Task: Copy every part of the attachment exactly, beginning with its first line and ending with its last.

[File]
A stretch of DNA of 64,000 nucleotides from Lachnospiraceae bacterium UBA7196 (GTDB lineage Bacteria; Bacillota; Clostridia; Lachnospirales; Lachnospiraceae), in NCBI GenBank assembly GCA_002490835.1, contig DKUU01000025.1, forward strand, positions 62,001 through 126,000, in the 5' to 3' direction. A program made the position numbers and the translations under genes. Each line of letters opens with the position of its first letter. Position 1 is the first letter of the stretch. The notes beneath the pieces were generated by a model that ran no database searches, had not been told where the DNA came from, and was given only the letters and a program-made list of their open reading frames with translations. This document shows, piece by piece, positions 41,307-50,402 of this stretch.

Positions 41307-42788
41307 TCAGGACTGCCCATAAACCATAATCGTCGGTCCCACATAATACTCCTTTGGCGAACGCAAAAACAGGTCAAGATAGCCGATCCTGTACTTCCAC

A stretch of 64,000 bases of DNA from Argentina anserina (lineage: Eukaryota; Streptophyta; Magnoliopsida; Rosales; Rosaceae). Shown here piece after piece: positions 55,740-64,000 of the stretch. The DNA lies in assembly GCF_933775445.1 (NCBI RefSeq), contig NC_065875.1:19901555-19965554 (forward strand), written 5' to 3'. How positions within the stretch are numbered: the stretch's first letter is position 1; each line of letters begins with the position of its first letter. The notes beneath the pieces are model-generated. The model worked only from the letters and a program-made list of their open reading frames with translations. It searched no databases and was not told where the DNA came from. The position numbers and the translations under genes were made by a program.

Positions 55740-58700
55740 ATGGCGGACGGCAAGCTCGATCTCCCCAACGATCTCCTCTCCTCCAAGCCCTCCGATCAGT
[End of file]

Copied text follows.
A stretch of DNA of 64,000 nucleotides from Lachnospiraceae bacterium UBA7196 (GTDB lineage Bacteria; Bacillota; Clostridia; Lachnospirales; Lachnospiraceae), in NCBI GenBank assembly GCA_002490835.1, contig DKUU01000025.1, forward strand, positions 62,001 through 126,000, in the 5' to 3' direction. A program made the position numbers and the translations under genes. Each line of letters opens with the position of its first letter. Position 1 is the first letter of the stretch. The notes beneath the pieces were generated by a model that ran no database searches, had not been told where the DNA came from, and was given only the letters and a program-made list of their open reading frames with translations. This document shows, piece by piece, positions 41,307-50,402 of this stretch.

Positions 41307-42788
41307 TCAGGACTGCCCATAAACCATAATCGTCGGTCCCACATAATACTCCTTTGGCGAACGCAAAAACAGGTCAAGATAGCCGATCCTGTACTTCCAC

A stretch of 64,000 bases of DNA from Argentina anserina (lineage: Eukaryota; Streptophyta; Magnoliopsida; Rosales; Rosaceae). Shown here piece after piece: positions 55,740-64,000 of the stretch. The DNA lies in assembly GCF_933775445.1 (NCBI RefSeq), contig NC_065875.1:19901555-19965554 (forward strand), written 5' to 3'. How positions within the stretch are numbered: the stretch's first letter is position 1; each line of letters begins with the position of its first letter. The notes beneath the pieces are model-generated. The model worked only from the letters and a program-made list of their open reading frames with translations. It searched no databases and was not told where the DNA came from. The position numbers and the translations under genes were made by a program.

Positions 55740-58700
55740 ATGGCGGACGGCAAGCTCGATCTCCCCAACGATCTCCTCTCCTCCAAGCCCTCCGATCAGT